U.S. Supreme Court blocks Biden’s vaccine mandate for large companies

The U.S. Supreme Court on Thursday ruled that the Biden administration must stop enforcing a rule that employees at big companies take the COVID vaccine, but permitted vaccine requirements for most health care workers. William Brangham reports.

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  • Judy Woodruff:

    President Biden's plan for fighting the pandemic has taken a hit at the U.S. Supreme Court.

    He lost in his effort to knock down a challenge to one vaccine mandate today, while winning another.

    William Brangham begins our coverage.

  • William Brangham:

    The court ruled that the Biden administration must stop enforcing a rule that employees at big companies take the COVID vaccine or undergo routine testing. The conservative majority of justices said the administration had overstepped its authority with the rule, which would've applied to more than 80 million workers.

    Separately, the court did allow the administration's requirement that most health care workers in the U.S., roughly 10 million, be vaccinated against COVID-19.

    In a statement, President Biden welcomed that stance on the mandate for health care workers, but said he's disappointed the justices opposed what he called — quote — "commonsense, lifesaving requirements for employees at large businesses."

    This news comes as a wave of new coronavirus infections strain hospitals across the country and the president called for reinforcements.

    Joe Biden, President of the United States: Today, I'm announcing our next deployment of six additional federal medical teams, a total of more than 120 military medical personnel to six hard-hit states.

  • William Brangham:

    Those states are New York, New Jersey, Rhode Island, Ohio, Michigan, and New Mexico.

    The White House says this is the beginning of a deployment of 1,000 service members to aid beleaguered medical staffs. The president also announced another mass purchase of COVID tests.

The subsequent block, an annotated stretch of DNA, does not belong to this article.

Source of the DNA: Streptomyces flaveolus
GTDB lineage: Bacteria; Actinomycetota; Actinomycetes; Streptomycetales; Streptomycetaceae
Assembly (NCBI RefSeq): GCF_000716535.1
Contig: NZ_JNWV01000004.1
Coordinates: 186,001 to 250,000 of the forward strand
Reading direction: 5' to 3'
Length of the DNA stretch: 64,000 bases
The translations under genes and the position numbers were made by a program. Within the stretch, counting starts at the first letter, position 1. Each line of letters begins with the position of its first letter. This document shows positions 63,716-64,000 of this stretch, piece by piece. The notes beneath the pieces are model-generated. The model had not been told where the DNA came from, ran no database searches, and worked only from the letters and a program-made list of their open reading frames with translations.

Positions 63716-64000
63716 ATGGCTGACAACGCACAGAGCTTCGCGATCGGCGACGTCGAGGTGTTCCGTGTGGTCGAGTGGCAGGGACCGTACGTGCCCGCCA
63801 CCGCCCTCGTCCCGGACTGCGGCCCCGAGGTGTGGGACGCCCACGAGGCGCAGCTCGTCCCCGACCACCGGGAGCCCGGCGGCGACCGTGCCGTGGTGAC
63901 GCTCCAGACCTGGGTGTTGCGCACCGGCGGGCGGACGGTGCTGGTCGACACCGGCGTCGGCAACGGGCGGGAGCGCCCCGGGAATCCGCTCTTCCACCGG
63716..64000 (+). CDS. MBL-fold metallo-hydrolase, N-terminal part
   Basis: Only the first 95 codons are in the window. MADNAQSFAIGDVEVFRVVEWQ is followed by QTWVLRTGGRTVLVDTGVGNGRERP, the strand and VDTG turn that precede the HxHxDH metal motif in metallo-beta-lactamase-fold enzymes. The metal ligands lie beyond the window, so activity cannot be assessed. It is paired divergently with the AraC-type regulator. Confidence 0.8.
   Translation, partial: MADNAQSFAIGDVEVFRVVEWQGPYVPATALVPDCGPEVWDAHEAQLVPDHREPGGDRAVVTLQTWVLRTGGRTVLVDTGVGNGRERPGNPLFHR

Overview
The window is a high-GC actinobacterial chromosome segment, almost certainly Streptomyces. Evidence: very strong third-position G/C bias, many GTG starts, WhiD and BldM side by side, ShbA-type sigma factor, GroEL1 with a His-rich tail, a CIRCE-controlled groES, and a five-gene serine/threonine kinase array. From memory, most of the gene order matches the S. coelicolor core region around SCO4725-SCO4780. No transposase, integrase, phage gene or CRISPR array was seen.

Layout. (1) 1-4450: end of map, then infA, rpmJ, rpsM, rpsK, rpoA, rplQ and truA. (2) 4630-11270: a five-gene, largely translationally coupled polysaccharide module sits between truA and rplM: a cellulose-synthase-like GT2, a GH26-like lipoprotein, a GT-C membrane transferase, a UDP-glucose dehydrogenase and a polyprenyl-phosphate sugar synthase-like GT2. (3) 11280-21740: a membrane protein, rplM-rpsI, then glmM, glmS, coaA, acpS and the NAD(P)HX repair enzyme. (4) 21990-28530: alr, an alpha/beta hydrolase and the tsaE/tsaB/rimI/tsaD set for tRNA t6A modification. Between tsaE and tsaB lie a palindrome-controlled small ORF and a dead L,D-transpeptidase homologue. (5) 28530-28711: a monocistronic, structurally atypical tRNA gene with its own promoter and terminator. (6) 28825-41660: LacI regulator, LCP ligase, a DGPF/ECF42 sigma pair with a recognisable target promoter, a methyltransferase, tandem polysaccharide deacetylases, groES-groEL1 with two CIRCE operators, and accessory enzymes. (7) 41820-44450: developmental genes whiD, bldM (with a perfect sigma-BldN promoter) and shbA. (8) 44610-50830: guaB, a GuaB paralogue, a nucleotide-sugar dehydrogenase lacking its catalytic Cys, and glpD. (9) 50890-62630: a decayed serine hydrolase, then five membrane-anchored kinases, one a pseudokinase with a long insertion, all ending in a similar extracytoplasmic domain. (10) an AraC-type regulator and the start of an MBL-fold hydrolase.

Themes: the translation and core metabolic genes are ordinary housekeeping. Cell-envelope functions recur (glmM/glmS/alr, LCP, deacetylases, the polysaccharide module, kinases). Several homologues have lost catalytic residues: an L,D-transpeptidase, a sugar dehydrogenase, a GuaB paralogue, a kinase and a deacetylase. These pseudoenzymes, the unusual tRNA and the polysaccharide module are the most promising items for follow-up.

• Joe Biden:

    In addition to the 500 million, half-a-billion tests that are in the process of being acquired to ship to you, home for free, today, I'm directing my team to procure an additional 500 million more tests to distribute for free.

  • William Brangham:

    This comes after yesterday's announcement that the administration is sending 10 million more COVID tests each month to schools nationwide.

    But many public health experts say the administration should've ramped up testing supply a long time ago.

    On NBC's "Today," Vice President Kamala Harris was pressed on whether the administration was caught flat-footed and on when the newly ordered tests will be delivered.

    Kamala Harris, Vice President of the United States: They have been ordered.

    We — I have to look at the current information. I think it's going to be by next week, but soon, absolutely soon. And it is a matter of urgency for us.

    Craig Melvin, "The Today Show": Should we have done that sooner?

  • Kamala Harris:

    We are doing it.

  • Craig Melvin:

    But should we have done it sooner?

  • Kamala Harris:

    We are doing it.

  • William Brangham:

    Rising infections are also causing schools in many parts of the country to close.

    In New York City, home to the biggest school district in America, Mayor Eric Adams said this surge could send the city's one million kids back to some form of virtual learning.

    But there are some signs of light. New data suggests infections in some Northeastern states may have reached their peak. Earlier this week, New York Governor Kathy Hochul said cases in New York look like they may have crested.

  • Gov. Kathy Hochul (D-NY):

    We are not at the end, but I wanted to say that this is, to me, a glimmer of hope, a glimmer of hope at a time when we desperately need that.

  • William Brangham:

    For the "PBS NewsHour," I'm William Brangham.

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